Have you ever gotten an electric bill that you thought was incorrect? It happens on occasion. Electric meters can malfunction. They are mechanical devices with gears, sprockets, and springs that are susceptible to wear and tear just like any machine with moving parts. External accidents can also cause problems and moving parts can stop working. For instance, in one case, unbeknownst to the homeowner, the glass dome that covers the meter was broken in a hailstorm. One of the broken pieces of glass lodged in the meter and prevented it from moving. The homeowners knew something was wrong when their electric bill was extremely low compared with the previous month. In that case, one look at the electric meter and the problem was obvious.
Electric Meter Basics
But what if it isn’t that obvious? You notice a bill that is too high or too low. So what do you do? You check your meter. Next question…what the heck am I looking at? The electricians at Jeremy Electrical have put together this brief explanation of your electric meter and how to read it in case you need to investigate an unexplained electric bill. Electric power is measured in Watts. One thousand Watts make a kilowatt. If you use one thousand watts of energy in one hour, that is a kilowatt-hour or kWh. As your home draws power from the electrical power lines, the meter starts to spin. The number of revolutions is recorded by the dials on the face of the meter. The more current drawn, the faster the meter spins.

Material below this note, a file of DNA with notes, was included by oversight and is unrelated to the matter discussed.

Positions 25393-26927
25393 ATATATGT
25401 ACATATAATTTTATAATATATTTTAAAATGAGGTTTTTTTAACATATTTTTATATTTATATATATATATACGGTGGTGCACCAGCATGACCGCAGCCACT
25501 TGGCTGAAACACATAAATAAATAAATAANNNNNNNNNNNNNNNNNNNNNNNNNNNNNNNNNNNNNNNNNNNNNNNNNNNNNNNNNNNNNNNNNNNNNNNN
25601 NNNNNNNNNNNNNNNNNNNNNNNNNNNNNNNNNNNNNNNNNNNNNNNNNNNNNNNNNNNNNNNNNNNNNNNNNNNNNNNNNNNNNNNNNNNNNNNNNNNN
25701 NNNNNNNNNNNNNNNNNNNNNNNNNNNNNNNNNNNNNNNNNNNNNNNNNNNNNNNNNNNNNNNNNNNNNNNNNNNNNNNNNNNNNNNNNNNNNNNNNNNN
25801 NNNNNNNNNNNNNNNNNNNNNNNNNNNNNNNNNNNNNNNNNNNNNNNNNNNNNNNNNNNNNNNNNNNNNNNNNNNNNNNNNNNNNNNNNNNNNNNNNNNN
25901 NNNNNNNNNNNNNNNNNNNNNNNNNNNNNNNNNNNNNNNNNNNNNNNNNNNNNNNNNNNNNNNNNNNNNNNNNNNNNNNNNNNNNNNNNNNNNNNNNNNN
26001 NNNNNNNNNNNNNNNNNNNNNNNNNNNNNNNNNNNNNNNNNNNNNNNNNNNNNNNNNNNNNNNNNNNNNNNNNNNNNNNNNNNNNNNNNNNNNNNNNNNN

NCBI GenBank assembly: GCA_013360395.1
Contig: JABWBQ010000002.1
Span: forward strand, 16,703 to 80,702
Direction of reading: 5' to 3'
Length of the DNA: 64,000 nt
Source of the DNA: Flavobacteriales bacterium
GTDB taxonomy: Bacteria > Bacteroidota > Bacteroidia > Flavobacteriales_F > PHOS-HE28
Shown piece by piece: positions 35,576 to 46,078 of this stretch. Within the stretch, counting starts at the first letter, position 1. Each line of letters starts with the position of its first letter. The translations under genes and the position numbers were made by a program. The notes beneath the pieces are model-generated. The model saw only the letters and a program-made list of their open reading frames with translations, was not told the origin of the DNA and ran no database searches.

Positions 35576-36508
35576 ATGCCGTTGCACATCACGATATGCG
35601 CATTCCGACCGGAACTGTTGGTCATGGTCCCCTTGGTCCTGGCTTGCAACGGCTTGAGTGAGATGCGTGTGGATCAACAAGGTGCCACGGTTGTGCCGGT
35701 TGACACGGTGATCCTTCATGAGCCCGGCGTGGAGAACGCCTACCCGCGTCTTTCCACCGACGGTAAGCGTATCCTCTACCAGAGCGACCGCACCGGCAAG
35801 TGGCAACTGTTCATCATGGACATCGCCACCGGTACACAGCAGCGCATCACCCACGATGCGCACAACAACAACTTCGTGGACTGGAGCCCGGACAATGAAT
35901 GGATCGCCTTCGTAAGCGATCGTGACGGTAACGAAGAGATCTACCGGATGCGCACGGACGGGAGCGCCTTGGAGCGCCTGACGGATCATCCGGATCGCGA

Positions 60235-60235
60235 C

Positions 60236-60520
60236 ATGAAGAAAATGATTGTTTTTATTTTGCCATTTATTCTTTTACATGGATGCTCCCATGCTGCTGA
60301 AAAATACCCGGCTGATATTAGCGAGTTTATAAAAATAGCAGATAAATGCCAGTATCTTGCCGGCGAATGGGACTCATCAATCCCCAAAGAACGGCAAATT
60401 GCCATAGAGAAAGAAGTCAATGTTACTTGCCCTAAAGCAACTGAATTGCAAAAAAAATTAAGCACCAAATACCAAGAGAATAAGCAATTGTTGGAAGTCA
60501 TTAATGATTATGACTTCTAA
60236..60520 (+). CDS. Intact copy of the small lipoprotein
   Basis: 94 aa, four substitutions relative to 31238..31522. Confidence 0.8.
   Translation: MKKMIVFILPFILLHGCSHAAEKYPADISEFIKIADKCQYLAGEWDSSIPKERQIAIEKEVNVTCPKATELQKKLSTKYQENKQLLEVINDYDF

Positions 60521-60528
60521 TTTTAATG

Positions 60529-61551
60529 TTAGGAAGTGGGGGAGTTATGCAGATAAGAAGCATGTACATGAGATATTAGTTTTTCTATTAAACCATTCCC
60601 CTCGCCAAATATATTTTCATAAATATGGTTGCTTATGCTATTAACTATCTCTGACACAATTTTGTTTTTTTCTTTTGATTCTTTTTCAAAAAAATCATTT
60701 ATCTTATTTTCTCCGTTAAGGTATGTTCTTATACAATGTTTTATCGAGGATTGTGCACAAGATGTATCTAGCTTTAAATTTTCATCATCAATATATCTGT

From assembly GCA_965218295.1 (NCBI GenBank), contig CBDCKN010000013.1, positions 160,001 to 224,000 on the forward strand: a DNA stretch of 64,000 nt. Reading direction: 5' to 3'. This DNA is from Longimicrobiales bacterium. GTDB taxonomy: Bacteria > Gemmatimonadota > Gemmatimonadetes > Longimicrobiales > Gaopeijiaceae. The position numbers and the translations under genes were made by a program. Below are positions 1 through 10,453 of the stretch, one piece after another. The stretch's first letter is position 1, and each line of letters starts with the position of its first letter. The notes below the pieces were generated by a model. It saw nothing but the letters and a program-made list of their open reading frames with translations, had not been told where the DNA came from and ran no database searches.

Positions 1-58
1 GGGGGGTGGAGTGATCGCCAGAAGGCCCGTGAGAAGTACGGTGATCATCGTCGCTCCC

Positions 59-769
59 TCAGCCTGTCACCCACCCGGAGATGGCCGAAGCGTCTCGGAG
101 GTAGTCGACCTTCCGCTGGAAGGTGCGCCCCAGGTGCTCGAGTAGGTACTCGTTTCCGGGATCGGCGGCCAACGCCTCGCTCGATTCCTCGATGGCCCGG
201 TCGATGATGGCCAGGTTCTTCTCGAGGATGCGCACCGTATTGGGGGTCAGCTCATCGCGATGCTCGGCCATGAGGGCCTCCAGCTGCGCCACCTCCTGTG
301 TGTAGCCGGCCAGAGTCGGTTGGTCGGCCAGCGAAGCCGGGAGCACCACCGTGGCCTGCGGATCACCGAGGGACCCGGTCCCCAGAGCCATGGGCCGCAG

Reading the Dials on Your Electric Meter
First, make sure the meter is moving. If it is not, call your electric company because something is wrong. Many meters today are digital and the numbers are obvious and easy to read. But many homes have older models which have a set of five dials. Reading these electric meters can be a little tricky. Write down the numbers on each dial from right to left. (If the needle is directly on a number, check the dial to the right. If it has already passed 0, use the next higher number). If the dial has not passed 0, use the lower number. If the needle falls between two numbers, use the smaller of the two. Some newer electric meters use digital displays. The difference between one month’s reading and the next is the amount of energy units that have been used for that billing period.
Call the Electric Company for Questions about Your Electric Bill
You will have to compare this month’s numbers to last month’s bill to see what’s going on, but at least you’ll have some knowledge when you speak to the meter reader from the electric company. And don’t worry about your bill. Once they figure out what’s wrong, they usually estimate your bill based on averages from previous months. If you have any questions about your electric bill, it’s best to call the electric company.
If you have any questions about any other electrical items in your home, call us at Jeremy Electrical for electrical safety and convenience at 913-375-0070.